Fuel, Oil and Coolant Specifications
The quality of fuel oil used for high-speed diesel engine
Detroit Diesel Allison designs, develops, and man-
ufactures commercial diesel engines to operate on die-
operation is a very important factor in obtaining
sel fuels classified by the ASTM as Designation
satisfactory engine performance, long engine life, and
D-975 (grades 1-D and 2-D). These grades are very sim-
ilar to grades DF-1 and DF-2 of Federal Specification
VV-F-800. Residual fuels and furnace oils, generally,
Fuel selected should be completely distilled material.
are not considered satisfactory for Detroit Diesel
Fuels marketed to meet Federal Specification VV-F-800
engines. In some regions, however, fuel suppliers may
(grades DF-1 and DF-2) and ASTM Designation
distribute one fuel that is marketed as either diesel fuel
D-975 (grades 1-D and 2-D) meet the completely dis-
(ASTM D-975) or domestic heating fuel (ASTM
tilled criteria. Some of the general properties of
D-396) sometimes identified as furnace oil. In this case,
VV-F-800 and ASTM D-975 fuels are shown below.
the fuel should be investigated to determine whether
the properties conform with those shown in the "FUEL
FEDERAL SPECIFICATION & ASTM
O I L SELECTION CHART" presented in this
DIESEL fUEL PROPERTIES
The "FUEL OIL SELECTION CHART" also will serve
as a guide in the selection of the proper fuel for various
applications. The fuels used must be clean, completely
distilled, stable, and noncorrosive. DISTILLATION
RANGE, CETANE NUMBER, and SULFUR CON-
TENT are three of the most important properties of
diesel fuels that must be controlled to insure optimum
and ambient temperature influence the selection of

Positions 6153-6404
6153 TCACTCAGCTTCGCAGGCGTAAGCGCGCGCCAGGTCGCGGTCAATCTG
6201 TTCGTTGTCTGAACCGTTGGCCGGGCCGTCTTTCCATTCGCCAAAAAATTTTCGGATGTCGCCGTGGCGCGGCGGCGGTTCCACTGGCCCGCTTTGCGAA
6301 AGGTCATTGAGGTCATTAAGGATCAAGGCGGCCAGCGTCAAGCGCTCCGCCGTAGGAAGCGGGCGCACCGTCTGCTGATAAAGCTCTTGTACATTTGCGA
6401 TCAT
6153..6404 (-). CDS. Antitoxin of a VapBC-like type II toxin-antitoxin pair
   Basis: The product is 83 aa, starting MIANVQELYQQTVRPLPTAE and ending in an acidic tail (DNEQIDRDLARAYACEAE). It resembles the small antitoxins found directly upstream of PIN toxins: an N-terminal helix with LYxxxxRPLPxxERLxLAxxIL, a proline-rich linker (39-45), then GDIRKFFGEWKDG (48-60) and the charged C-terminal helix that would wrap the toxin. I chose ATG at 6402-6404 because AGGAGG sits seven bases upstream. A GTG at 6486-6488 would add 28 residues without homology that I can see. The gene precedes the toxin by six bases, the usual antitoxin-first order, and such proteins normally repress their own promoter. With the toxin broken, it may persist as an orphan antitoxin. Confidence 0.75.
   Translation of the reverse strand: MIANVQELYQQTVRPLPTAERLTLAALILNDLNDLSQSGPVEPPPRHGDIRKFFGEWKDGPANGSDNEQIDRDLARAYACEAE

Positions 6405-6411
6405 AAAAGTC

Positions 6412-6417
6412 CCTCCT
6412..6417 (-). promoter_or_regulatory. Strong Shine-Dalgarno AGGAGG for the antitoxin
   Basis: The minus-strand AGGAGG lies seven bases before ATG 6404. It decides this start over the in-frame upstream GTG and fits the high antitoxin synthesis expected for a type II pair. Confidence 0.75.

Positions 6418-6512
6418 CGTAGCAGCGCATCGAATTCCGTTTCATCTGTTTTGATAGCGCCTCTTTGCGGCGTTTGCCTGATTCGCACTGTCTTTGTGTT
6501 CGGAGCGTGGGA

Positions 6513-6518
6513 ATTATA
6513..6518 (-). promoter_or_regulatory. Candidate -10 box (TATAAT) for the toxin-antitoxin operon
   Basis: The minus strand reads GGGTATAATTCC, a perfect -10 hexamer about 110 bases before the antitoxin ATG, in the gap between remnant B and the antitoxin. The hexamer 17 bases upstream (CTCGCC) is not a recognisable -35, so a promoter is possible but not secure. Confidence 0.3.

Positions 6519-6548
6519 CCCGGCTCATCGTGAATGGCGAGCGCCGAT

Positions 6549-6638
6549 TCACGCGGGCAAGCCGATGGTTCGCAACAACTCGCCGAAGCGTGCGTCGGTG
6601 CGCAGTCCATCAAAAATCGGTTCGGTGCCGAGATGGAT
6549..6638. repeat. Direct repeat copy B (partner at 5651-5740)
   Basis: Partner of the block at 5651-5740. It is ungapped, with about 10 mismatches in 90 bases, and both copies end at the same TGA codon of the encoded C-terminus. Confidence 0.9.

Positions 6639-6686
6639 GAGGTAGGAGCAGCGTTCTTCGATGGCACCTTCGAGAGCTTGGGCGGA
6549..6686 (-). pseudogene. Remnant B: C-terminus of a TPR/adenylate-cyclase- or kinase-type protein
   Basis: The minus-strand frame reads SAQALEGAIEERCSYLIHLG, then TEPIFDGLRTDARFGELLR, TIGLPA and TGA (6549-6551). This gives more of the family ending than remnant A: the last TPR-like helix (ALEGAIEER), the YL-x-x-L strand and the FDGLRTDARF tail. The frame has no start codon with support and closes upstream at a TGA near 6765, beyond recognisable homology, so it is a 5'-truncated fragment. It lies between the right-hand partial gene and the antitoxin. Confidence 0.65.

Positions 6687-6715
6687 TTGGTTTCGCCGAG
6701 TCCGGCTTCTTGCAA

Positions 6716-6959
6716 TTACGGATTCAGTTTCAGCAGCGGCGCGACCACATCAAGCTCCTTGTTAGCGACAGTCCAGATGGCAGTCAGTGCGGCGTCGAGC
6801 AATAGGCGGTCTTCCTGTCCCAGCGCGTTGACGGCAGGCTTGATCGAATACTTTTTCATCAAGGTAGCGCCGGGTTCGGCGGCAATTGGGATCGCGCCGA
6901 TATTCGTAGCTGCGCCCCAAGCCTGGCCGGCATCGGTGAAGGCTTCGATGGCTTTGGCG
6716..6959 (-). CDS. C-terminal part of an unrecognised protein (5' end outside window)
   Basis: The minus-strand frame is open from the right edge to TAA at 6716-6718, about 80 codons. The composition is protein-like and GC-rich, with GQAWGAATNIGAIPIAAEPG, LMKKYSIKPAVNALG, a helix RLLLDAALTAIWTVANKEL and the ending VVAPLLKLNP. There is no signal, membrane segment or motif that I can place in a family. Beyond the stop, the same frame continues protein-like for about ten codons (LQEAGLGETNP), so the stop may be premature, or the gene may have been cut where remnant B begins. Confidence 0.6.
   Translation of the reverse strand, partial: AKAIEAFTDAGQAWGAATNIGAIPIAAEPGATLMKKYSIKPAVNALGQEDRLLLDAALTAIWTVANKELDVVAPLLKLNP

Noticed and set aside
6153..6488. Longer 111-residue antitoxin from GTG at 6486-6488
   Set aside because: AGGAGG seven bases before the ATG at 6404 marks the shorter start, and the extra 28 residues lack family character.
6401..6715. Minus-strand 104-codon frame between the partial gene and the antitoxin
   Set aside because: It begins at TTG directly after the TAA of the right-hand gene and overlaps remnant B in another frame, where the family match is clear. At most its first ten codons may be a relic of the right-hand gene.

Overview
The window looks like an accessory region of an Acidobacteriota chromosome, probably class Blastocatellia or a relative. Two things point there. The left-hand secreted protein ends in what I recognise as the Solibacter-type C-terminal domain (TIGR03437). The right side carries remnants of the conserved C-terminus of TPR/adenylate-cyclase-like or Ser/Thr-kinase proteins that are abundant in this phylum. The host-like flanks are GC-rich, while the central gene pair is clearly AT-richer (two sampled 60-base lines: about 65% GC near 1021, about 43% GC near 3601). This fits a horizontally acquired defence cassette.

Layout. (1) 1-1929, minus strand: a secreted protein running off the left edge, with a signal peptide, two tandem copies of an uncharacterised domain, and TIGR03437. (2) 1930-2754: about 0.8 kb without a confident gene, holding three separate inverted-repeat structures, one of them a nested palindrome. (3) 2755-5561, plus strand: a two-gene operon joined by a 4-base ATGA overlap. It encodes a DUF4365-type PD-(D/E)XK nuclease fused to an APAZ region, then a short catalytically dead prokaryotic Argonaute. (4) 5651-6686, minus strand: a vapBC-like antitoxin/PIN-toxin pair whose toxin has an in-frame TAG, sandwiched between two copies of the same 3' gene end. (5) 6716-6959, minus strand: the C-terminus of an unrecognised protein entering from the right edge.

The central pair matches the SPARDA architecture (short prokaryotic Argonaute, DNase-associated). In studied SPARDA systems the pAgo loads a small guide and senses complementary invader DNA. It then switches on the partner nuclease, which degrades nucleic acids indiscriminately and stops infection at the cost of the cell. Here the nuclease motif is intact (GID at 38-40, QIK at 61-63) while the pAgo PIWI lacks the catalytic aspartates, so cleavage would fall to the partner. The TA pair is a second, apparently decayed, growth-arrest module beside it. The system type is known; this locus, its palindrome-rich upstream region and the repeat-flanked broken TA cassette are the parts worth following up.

fuels with respect to distillation range and cetane
number. The sulfur content of the fuel must be as low
as possible to avoid excessive deposit formation, pre-
mature wear, and to minimize the sulfur dioxide ex-
hausted into the atmosphere.
To assure that the fuel you use meets the required
roperties, enlist the aid or a reputable fuel oil supplier.
The responsibility for clean fuel lies with the fuel
supplier as well as the operator.
During cold weather engine operation, the cloud point
(the temperature at which wax crystals begin to form
in diesel fuel) should be 10°F (6°C) below the lowest
expected fuel temperature to prevent clogging of the
fuel filters by wax crystals.
Residual fuels and domestic furnace oils are not con-
At temperatures below 20°F (29°C), consult
ever, some may be acceptable. (See "DETROIT
an authorized Detroit Diesel Allison service outlet,
since particular attention must be given to the cooling
DIESEL FUEL OIL SPECIFICATIONS").
system, lubricating system, fuel system. electrical sys-
tem, and cold weather starting aids for efficient en-
NOTE: Detroit Diesel Allison does not rec-
gine starting and operation.
ommend the the of drained lubricating oil as a
diesel fuel off.
FUEL OIL SELECTION CHART
All diesel fuel oil contains a certain amount of sulfur.
Too high a sulfur content results in excessive cylinder
wear due to acid build-up in the lubricating oil. For
most satisfactory engine life, fuels containing less
than 0.5% sulfur should be used.
Storage tanks should be inspected regularly for dirt,
water or water-emulsion sludge, and cleaned if con-
NOTE: When prolonged idling periods or cold
taminated. Storage instability of the fuel can lead to
weather conditions below 32°F (0°C) are en-
the formation of varnish or sludge in the tank. The
countered, the use of lighter distillate fuels may be
more practical. The same consideration must be
made when operating at altitudes above 5,000 ft.
must be resolved with the fuel supplier.